Why So Many Pastor’s Have Quit During The COVID Crisis

I recently read a brief post from a church planter who also works as a coach to church planter.s (He said his clients — he called them friends- come from a broad range of denominations including Methodists, Pentecostals, Baptists, and Non-denominationals.) His post was this brief, “I know 28 friends who have quit the ministry during this COVID crisis. What gives?” I know he wanted to begin a dialog meant to help these struggling church planters and preachers of God’s Word. Given the diversity of doctrine represented by his coaching “ministry”, I am not inclined to engage in that dialog. I will, however, that the problem exists in the “camp” I have been in as much as anywhere.

I think it important to recognize right off the bat that, just because a ministry fails to build roots, or withers to death at some point in its existence, does not mean that the minister of that church has failed. Because that minister has stepped back from the ministry for a time or refitted himself for a different path with Jesus Christ, does not mean he has failed God, failed the church, or failed as a preacher. The chief end of man is to glorify God, not to plant a church, build a church, or even to pastor a church for the rest of your life. I only grow concerned when, for whatever reason, this person walks away from God. I grow equally concerned when he doesn’t quit the ministry but transitions it to a different sort of ministry, hoping that, by doing so, he can feel like a success. Having said this, allow me to address what I think is the foundation of the trouble this “coach” has spotted.

A low view of the ministry

The ministry, church, can be looked upon as some sort of business venture. To be sure, those who view it this way see it as a spiritual venture and therefore, perhaps a noble one, but it is a business venture nonetheless. The pastor might be considered a president of the company or maybe a CEO. If the church is large enough it is very possible that they have an “executive pastor” who is no preacher at all, but responsible for the office of the church. They might have trustees instead of qualified deacons. The church is simply a franchise of the larger denominational corporation. The goal of the minister is to climb the ladder of the denomination more than it is to minister to a flock of needy souls.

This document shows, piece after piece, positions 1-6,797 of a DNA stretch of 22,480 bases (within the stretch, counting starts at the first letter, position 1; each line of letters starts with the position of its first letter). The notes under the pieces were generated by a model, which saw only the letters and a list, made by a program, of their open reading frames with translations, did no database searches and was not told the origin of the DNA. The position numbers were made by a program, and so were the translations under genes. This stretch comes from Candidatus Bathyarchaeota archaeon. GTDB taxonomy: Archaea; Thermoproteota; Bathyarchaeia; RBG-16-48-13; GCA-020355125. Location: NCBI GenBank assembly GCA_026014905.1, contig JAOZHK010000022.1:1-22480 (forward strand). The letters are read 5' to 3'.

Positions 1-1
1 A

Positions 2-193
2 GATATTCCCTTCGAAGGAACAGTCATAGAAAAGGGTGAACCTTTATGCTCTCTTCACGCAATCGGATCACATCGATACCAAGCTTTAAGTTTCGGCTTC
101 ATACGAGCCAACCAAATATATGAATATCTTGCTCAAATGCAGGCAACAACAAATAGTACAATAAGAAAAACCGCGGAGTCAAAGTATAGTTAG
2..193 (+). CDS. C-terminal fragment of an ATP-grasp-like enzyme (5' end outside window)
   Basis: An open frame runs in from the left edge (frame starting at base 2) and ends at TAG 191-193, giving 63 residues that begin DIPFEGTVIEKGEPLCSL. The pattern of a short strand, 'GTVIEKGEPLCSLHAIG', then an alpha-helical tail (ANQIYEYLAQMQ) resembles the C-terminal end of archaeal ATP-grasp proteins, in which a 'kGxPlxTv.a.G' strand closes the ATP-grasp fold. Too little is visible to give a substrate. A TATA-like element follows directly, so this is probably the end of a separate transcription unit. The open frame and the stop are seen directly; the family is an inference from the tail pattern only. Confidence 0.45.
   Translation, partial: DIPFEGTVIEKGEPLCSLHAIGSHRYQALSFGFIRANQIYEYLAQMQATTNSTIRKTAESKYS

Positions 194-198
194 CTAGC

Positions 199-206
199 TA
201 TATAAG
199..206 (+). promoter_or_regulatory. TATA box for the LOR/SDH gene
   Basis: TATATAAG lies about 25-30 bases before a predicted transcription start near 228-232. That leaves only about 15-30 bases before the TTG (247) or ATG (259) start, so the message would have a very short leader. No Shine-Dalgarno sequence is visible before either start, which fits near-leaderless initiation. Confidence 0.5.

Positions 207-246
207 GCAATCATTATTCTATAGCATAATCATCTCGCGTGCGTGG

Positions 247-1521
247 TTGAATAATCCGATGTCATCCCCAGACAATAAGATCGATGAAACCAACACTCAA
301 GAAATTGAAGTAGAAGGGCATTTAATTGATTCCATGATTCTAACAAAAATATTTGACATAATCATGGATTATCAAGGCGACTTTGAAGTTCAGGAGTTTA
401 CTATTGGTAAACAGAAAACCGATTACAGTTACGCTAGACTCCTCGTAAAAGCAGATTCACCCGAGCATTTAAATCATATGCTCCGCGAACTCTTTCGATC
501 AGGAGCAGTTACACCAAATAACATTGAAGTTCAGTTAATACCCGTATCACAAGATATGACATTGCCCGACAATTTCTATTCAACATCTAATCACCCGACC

In a setting like this, it would be natural to move to another field of work if one comes to believe he is not suited for this one.

A low view of God’s calling

Romans 11:29 (KJV)

For the gifts and calling of God are without repentance.

Years ago I loaded my little family and our few belongings into a car and moved to Astoria, OR. My objective was to plant a New Testament, Independent Fundamental Baptist Church. I knew it would be challenging. Honestly, I had no idea how challenging. It was my original idea to plant the church, leave it with a pastor and go and do the same again. One was hard enough. I found out very quickly that I do not have the skills necessary to get a good crowd of people together. I had trouble getting a handful together. I felt like an absolute failure the first 3 years we were in Astoria. When the LORD miraculously put together a group of people sufficient to meet my family’s needs, I could not imagine tempting God like that again!

There was one thing that kept me at it in Astoria. I knew God had put me there. If I had left before I knew God wanted to put me somewhere else, I guessed I would be done for. I was called to Astoria. More so, I am called into the ministry. I have other interests but I am called by God to this life.

How could one who is called by God to the ministry ever abandon it?

A low view of God

Closely associated with a low view of God’s calling is a low view of God Himself. After almost forty years in the ministry, I have come to believe that most professing Christians have almost no concern for God. He is an assumption to them. They acknowledge that He exists, but in their minds, aware of it or not, His only purpose is an excuse to try to get others to believe and act as they wish them to. This was the very reason Benjamin Franklin believed religion was beneficial. He had no belief in God but he did believe the preaching of the Bible tended to develop a moral citizenry. I am afraid the largest number of professing Christians are right there with Mr. Franklin.

I pray that of those twenty-eight men this coach said quit the ministry, some of them will be refreshed and once again enter the work. I am so hopeful that the majority of them will continue to walk with the Lord in a good local church. The thing I wish most will happen is that those disillusioned at this time will come to know the Lord in a way they had never before thought possible.

Marvin McKenzie

In the fields

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